“Can’t I just take a shower?”
At some point in you’re parenting life, you’re going to have to choose between taking a much-desired shower or tending to your baby crying in a crib or cradle. I can also clearly remember when the miasma of a fouled diaper overwhelmed my fresh pot of morning coffee when all I needed was a cup. A sip! And six years later it all came back when I received a call from my friend John. John was a university chum two years my junior, and had semi-charmed kind of life. John had the cool family, great game (thinking back to college mindset) and this subtle magnetism that was natural. As were catching up and I could tell this wasn’t going to be routine turkey, however.
John’s long time partner and love was unexpectedly, nearly inconceivably pregnant.
I know this because John had a vasectomy party just after college, before joining the Navy. I was there for the cake. The doctor tested his juicer and it was active. ‘So what do your parents think?’
‘I haven’t told anyone yet. Just you.’ I was one of the few friends he had with kinds and some miles outside of the toddler years. Naturally, I’m pretty quiet, so I asked him if he wanted advice, comfort, or distraction? ‘Yes’. He laughed.
I only tackled the last two. A baby during COVID-19 was tough enough, let alone an unexpected one. ‘You want advice, give me a week.’ I just wasn’t prepared to draw on my memories and formulate a baby rearing thesis better than any book or blog that already existed. And we’d already spent a half hour pulling him out of the abyss of fear.
A week went by and I called him up as promised. ‘First sonogram was great man, but it just looked like a cashew or something in the twilight zone.’ He said it light hearted, and in a much better place. Acceptance and, I think, happiness.
‘Yeah. The first sonogram looks like a 1950’s hurricane map. So what advice did you get this week?’
‘I’ve had way too many people tell me too much. I don’t remember anything. And there is so many mixed messages and I donno man… half of it doesn’t make sense, hypocritical.’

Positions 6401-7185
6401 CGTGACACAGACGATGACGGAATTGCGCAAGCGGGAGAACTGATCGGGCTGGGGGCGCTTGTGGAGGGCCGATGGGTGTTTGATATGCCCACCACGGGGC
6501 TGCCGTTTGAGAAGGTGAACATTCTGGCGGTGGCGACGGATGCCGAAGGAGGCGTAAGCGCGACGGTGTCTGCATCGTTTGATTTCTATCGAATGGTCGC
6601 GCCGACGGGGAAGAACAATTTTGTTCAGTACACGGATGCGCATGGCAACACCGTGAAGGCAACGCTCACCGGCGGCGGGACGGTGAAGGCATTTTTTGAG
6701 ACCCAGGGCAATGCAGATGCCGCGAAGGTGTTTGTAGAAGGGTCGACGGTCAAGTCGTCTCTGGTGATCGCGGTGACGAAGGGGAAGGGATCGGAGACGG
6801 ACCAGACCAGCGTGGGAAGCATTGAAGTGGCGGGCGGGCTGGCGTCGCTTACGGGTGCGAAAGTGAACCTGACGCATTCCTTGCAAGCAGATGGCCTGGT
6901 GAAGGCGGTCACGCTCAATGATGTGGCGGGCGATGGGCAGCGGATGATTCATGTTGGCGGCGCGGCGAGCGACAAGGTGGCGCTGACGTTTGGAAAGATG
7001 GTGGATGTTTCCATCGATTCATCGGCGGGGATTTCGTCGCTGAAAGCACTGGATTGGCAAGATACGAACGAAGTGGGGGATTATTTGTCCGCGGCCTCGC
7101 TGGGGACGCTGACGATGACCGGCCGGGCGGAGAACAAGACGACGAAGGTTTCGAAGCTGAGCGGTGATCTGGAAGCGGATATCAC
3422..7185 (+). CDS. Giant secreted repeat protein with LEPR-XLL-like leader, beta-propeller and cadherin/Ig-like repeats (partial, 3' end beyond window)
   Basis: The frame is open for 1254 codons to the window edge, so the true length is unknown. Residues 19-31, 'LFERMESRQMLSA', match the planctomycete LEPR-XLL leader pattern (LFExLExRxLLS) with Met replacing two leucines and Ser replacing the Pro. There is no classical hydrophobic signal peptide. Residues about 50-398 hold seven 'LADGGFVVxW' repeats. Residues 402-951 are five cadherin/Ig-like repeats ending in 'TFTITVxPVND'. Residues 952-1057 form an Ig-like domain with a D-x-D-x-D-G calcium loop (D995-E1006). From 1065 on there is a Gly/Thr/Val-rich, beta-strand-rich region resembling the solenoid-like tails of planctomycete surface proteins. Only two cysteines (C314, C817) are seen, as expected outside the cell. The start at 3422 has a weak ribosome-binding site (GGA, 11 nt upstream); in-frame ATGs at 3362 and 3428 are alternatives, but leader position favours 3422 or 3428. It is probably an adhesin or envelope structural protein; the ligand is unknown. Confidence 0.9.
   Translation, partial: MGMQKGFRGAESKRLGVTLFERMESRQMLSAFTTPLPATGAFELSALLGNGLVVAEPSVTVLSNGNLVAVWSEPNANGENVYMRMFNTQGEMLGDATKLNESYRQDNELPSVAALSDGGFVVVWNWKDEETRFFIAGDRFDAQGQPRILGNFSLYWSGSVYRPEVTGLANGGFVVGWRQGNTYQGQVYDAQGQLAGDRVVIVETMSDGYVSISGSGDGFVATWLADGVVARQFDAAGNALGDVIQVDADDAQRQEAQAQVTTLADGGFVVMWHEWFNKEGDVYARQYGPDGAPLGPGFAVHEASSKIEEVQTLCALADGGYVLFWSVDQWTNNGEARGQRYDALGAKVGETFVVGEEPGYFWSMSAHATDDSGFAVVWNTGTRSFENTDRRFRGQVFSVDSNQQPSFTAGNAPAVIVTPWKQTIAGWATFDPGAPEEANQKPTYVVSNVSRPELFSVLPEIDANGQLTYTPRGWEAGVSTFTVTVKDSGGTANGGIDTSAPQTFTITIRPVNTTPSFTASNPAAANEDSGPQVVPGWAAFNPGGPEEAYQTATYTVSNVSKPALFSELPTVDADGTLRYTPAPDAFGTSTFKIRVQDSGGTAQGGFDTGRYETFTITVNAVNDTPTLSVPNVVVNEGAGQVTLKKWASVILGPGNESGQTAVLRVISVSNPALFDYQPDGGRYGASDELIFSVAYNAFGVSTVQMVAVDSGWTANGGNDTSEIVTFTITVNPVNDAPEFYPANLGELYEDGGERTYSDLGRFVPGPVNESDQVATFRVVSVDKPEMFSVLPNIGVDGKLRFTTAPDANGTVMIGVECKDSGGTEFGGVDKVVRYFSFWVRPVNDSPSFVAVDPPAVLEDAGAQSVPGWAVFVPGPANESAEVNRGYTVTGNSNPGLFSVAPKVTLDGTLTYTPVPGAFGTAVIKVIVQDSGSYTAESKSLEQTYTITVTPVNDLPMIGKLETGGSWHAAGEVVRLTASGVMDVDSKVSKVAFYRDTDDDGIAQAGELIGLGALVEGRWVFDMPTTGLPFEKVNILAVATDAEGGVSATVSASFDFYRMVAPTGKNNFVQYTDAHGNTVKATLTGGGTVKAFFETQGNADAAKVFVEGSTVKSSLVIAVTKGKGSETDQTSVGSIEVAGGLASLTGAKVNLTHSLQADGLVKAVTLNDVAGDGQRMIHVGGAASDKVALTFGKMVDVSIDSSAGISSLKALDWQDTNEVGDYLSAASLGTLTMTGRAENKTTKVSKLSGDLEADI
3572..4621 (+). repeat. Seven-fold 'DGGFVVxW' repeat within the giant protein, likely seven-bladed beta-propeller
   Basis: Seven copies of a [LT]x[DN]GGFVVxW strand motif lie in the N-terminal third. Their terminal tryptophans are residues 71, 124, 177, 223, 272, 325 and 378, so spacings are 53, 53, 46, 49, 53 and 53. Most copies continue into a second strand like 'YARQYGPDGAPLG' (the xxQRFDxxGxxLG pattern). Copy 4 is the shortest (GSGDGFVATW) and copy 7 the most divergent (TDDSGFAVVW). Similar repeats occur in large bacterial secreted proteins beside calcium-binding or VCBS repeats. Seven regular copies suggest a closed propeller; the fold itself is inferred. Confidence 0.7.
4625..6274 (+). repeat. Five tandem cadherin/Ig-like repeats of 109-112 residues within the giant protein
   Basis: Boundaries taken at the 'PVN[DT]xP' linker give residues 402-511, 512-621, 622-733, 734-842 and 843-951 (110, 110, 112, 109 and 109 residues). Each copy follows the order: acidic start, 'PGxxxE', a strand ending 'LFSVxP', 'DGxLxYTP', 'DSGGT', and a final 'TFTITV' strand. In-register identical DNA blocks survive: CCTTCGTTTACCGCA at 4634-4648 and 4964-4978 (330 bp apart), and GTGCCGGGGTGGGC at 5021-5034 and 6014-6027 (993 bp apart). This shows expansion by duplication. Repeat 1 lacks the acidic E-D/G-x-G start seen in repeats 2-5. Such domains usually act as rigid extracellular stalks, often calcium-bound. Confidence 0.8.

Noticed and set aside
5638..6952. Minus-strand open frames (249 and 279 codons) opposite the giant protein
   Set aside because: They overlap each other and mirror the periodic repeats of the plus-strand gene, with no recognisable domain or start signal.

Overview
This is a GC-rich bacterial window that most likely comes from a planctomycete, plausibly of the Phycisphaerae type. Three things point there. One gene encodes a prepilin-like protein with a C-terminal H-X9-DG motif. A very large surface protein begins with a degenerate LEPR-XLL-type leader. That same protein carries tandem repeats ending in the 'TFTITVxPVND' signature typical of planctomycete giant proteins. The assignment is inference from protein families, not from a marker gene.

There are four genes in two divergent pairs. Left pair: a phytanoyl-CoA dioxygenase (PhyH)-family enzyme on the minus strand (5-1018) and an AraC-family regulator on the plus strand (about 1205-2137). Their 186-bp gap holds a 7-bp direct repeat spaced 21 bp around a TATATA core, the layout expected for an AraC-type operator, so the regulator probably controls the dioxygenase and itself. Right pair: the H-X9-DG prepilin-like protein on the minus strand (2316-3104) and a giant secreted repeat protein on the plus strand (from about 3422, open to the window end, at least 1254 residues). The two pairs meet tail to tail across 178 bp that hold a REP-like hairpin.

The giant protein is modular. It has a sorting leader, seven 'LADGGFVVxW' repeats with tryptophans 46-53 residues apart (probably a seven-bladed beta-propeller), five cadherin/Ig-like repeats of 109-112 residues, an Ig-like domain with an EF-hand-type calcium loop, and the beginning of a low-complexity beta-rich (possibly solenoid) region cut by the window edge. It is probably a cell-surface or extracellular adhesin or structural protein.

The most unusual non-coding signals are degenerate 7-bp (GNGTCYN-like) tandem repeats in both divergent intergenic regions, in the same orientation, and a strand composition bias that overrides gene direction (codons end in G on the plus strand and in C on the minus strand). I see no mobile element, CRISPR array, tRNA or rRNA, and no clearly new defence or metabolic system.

‘Well you’re getting just one line from me. Just one.’ And that he could take. I reiterated that he and his partner should accomplish whatever adventures they’d wanted to finish, as much as anyone could during a pandemic, because, as I’d stated before, ‘…at some point in you’re parenting life, you’re going to have to choose between taking a much-desired shower or tending to your baby crying in a cradle. You’re going to pick the baby no matter how bad you want that shower, and that little test will be the easiest decision of your day.’
The other end of the line was quiet for a moment. ‘No one has put it that way yet. That uh, makes sense. A lot of sense. No decision I make will be easy. And they all said everything takes 10 times as long.’
‘Right. Most decisions you make from now on will have layers, when before, it was just you. And yeah, everything takes a while, so I did a few easy things in parallel. It really helped.’ I’d explained that I never had time for little things, like filling up the car with gas, cleaning the car, or listening to the radio. At night my daughter would fall asleep pretty quickly on a car ride so a couple times a week at night I blended all those things into a loop; a nighttime carwash, gas up, quiet radio session and she would fall sleep. Id’ wash my hands from the work, pull her from the car seat into the crib and crashed out.
‘Sometimes you also can’t shower because you’re just too damn tired. That’s when you need a babysitter.’
John laughed. He gets it. Baby Olivia is due in August.